People aren’t the only ones to get cabin fever.

So do geese.

During the rain, ice, rain, ice, snow and cold days earlier this month, my lovely and entertaining flock decided it was time for a trip outside the pen. I’ve been leaving the gate open during the day, just in case they wanted to check out the snowbanks, dried brush, pine trees or anything else as they usually do during the warmer months.

But all winter long they’ve stuck pretty close to the pen, perhaps waddling as far as the stoop and sometimes up it and into the garage when I head out each morning and afternoon to feed and water them.

But last week, all of a sudden from the bathroom window, I saw a stream of orange beaks and webbed feet making their way around the back of the house, the west side of the house, over the huge snowbanks produced by periodic plowing, and into what is usually our old, dirt, horseshoe-shaped driveway.

But after all that rain and snow, the driveway was transformed into a giant skating rink. Because the temperature that day happened to rise above freezing, a nice, deep, icy puddle formed right where my geese remembered it appearing after heavy summer rains.

They found, however, that it isn’t quite as easy to make it to a grand puddle in the winter as it is the rest of year.

One by one, they slip-slided on the ice as they tried to make their way there. One would get up, try to walk and immediately fall down. If by some chance he or she had made it up the hilly part of the driveway, they quickly slid on their fluffy bottoms down to the lowest point.

This went on time after time. Susie Q, Sammie, Blackberry, Plum Blossom or any of the others would attempt to make their way to the puddle, and each time they’d plop down.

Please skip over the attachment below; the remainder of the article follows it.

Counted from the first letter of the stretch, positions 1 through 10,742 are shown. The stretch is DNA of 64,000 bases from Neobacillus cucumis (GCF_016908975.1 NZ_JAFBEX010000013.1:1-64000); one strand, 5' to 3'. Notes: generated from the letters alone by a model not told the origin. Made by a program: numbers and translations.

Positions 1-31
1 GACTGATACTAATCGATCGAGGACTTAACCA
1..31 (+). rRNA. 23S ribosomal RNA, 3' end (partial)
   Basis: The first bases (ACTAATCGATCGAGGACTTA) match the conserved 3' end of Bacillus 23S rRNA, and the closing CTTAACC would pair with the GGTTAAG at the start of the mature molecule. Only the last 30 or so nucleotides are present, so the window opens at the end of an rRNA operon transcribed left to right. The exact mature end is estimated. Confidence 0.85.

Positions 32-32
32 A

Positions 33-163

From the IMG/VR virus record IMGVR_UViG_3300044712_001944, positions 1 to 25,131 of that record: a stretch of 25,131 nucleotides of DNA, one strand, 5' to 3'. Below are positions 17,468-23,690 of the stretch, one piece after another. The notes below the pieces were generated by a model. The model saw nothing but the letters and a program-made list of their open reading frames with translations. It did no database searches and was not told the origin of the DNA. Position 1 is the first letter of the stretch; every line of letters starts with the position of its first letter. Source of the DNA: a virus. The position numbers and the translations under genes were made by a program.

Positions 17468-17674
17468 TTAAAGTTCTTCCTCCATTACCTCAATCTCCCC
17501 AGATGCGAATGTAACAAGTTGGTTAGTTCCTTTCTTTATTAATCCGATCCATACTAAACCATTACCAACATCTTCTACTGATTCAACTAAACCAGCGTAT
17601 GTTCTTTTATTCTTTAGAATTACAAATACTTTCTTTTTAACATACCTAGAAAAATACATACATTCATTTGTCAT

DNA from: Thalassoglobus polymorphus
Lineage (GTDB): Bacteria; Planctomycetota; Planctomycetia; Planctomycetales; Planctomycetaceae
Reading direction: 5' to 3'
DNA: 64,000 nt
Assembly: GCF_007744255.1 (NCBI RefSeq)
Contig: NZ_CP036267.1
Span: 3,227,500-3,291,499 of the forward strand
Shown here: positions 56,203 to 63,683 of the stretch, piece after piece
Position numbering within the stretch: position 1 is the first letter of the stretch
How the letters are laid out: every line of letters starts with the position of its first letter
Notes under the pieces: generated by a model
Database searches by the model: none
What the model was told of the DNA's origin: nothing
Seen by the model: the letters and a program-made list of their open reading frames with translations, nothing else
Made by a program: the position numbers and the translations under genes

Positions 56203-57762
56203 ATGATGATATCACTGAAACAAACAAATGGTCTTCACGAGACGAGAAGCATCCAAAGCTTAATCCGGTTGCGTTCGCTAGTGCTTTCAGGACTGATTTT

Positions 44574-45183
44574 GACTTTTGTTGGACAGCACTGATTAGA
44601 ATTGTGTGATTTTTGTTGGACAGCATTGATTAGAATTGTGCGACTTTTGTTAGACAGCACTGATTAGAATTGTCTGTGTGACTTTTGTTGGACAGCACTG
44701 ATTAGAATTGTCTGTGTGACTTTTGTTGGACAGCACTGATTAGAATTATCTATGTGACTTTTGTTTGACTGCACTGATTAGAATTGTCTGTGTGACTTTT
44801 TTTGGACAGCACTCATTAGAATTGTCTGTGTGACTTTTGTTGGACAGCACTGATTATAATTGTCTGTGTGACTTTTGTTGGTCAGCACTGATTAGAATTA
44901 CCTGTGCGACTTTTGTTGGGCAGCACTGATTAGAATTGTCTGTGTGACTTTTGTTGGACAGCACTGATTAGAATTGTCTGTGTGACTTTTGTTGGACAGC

My wonderful Finny, though, who has always been the smartest, most beautiful (not that I’m biased because I raised him and I’m his Mother Goose), friendly and every other positive word one can think of, decided there must be a better way. He was determined to get into that puddle and do some serious splashing and playing.

And sure enough, he did.

As I was watching the flock and laughing aloud at their antics, all of a sudden I saw that Finny had given up trying to walk on the ice. Instead, he remained seated and used his lovely gray-and-white wings to push the rest of his body along. And sure enough, after a while, he made it to the puddle.

Wish I had had a video camera to tape that. Seeing such antics reminded me once again why I keep geese. They are just so amusing and hilarious.

The rest of the nine-member flock eventually made it to the puddle and for an hour or so thoroughly enjoyed themselves. Splashes and squawks, honks and minor tiffs over whose “piece” of water one of them should or shouldn’t be in went on and on.

After all, it had been several months since I cleaned and stored their “kiddie” pool so it would be ready to go when the temperatures rose high enough in the spring to open the outside faucet and fill it.

Finally, after a lot more slipping and sliding, one of them, I think it was Sam, decided it was time to head back to the pen to find out if I had refilled their food dishes.

One by one, they slid across the ice to the bottom of the snowbank and carefully, purposefully climbed up its cold surface, sometimes sliding back to the icy base.

Susie Q decided it was easier to ascend the bank by using her wings to both push her up and to sometimes gain just a little flight to provide her with a boost.

Finny was the last to climb the banking and follow in the web-steps of all the others.

Then they got into a straight line and off they marched.

They trooped across the snow, sometimes sinking in and struggling to get unstuck until they finally made it back to the pen.

I did indeed give them more food and water, then watched as they paraded into the pen to the waiting dishes, where they also received a grand thank-you for all the entertainment they had just given me. Finny decided it was time, too, to chew on my hair a little bit before finally diving into the cracked corn.

They haven’t ventured out again yet. Maybe once the temperatures improve, they may give it another go, but for now I feel pretty sure they won’t wander off.

Geese, there’s no cheaper form of entertainment anywhere.

Eileen Adams has been raising geese for 10 years. She may be reached at [email protected]


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